In a Russian research facility, six men are closed into spacecraft-like quarters for 105 days to see how a crew might fare on a trip to the Red Planet. And that's the short trial run.
You don't have to travel all the way to Mars to get a sense of what it would be like to make that long, long trek. That's the premise of the Mars500 project, which this year is undertaking two studies of how a human crew would hold up in the close quarters of a flight from Earth to the Red Planet and back again.
The Mars500 project is a collaboration of the European Space Agency and Russia's Institute for Biomechanical Problems, with this year's practice sojourns taking place at an IBMP facility in Moscow. The first one, a relatively short 105-day trial run, got under way March 31. The second, which is set to begin late in 2009, will last the full 520 days of a mission to Mars.
In both simulations, the six-man crews will be closed into a spacecraft-sized structure and will be as isolated from the rest of humanity as if they were actually en route to Mars. For instance, they'll eat from the same menu as astronauts on the International Space Station, or ISS. They'll have direct contact only with each other, and will have voice contact with a control center, along with family and friends--but with a 20-minute delay each way built into those communications.
One of the ways the Mars500 participants will pass the time is by tending to the plants in the facility's greenhouse. Standing here with the onion crop is Cyrille Fournier, a 40-year-old airline pilot from France. Also among the home-grown plants are strawberries, tomatoes, and radishes.
Oliver Knickel, a 28-year-old whose day job is mechanical engineer in the German army, makes a phone call from inside the isolation facility. The other four Mars500 crew members are all Russians: Serguei Ryazansky, Oleg Artemev, Alexei Baranov, and Alexei Shpakov.
Wood paneling in space? We're guessing this won't be the actual decor in the Mars-bound spacecraft. But quarters will certainly be tight. The metal tanks for the current project were planned to provide only about 200 square meters of space.
In ESA's public journal for the Mars500 project, Knickel wrote on April 7: "We all slept very well during our first nights, not waking up for anything, although in the crew quarters you can actually hear all sounds from anywhere in the module, even if the doors are closed. I realised that in order to fit in the bed I have to open the door of the wardrobe behind my bed since both the bed and me are exactly 1.85 m long. But while sleeping you need a little more space than your usual body height because of the feet not being in a 90 degree angle to the legs, as when standing, so I would need 1.95 m, which is only possible if I open the wardrobe behind the bed and sleep with my head between my books and folders."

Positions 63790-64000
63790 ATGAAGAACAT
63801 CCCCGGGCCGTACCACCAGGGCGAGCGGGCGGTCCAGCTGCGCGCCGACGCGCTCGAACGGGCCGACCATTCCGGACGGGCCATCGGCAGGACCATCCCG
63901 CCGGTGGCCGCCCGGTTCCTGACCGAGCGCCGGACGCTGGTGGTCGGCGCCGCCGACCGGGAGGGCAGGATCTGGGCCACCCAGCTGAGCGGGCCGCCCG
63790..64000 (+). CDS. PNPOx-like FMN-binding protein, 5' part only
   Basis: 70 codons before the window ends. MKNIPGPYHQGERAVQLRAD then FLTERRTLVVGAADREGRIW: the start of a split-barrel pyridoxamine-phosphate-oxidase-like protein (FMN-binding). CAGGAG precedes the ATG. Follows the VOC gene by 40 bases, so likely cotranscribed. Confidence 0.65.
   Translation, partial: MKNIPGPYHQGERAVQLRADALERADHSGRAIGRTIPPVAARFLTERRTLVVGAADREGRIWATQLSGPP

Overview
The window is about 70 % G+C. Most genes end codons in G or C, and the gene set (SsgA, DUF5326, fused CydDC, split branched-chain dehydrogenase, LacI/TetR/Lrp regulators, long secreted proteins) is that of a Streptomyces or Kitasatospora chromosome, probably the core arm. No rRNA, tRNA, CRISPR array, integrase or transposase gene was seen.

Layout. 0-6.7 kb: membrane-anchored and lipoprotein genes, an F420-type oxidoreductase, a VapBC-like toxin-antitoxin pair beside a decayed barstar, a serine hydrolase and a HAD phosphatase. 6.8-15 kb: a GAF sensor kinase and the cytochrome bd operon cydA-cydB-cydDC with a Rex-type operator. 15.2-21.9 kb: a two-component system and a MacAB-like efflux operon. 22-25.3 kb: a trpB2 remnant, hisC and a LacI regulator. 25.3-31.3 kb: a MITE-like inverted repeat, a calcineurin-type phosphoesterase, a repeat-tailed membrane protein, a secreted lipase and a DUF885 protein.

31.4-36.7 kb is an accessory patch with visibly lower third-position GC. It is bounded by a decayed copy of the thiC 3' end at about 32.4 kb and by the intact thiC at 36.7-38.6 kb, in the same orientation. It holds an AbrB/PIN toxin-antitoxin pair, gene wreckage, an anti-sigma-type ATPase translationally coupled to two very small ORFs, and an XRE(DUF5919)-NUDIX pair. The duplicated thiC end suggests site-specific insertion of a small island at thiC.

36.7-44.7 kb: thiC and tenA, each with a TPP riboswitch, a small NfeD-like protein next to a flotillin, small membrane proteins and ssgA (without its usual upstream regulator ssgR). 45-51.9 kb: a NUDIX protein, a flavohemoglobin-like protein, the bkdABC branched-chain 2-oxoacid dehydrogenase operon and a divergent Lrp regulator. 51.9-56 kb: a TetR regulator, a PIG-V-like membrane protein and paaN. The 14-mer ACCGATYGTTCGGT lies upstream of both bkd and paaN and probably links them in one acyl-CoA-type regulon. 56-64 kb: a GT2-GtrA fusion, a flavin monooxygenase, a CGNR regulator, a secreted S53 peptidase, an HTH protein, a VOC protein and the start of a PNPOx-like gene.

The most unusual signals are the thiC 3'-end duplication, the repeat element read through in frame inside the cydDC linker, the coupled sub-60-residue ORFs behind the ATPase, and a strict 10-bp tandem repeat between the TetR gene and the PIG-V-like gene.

A central purpose of the project is to get data on the psychological and physiological effects of the prolonged confinement--stress levels, sleep quality, diet, and so on. This picture shows some of the monitoring gear being tried out before the 105-day sojourn began...
...while this picture shows Knickel, inside the Mars500 facility, all fitted out for the "Pilot" experiment. Writes Fournier: "During this experiment, we have to conduct specific tasks (such as voice-guiding a target to a specific place, docking on the ISS) during which our heart rate, respiratory rhythm, eye movements, blood pressure, and brain activities are measured and recorded for further analyses."
In this experiment, Fournier analyzes the hydrogen content in his breath after eating a specific diet.
For keeping up muscle tone, Knickel wrote: "Cyrille and I are both using a device that stimulates the muscles by sending electricity through them with a regular frequency. This is new for us and quite a funny feeling, especially since we are wearing our devices for three hours in a row."
Life in a tiny pseudo space capsule might not be all that much worse than survival training in a Russian winter. Still, the trainees seem to have been enjoying this excursion near Russia's Star City research and training facility.
Russian participant Oleg Artemyev, an engineer and aspiring cosmonaut, shows off what must surely be the tamest collection of pin-ups imaginable. The array in the crew module's "hall of fame" includes Charles de Gaulle, Angela Merkel, and Vladimir Putin.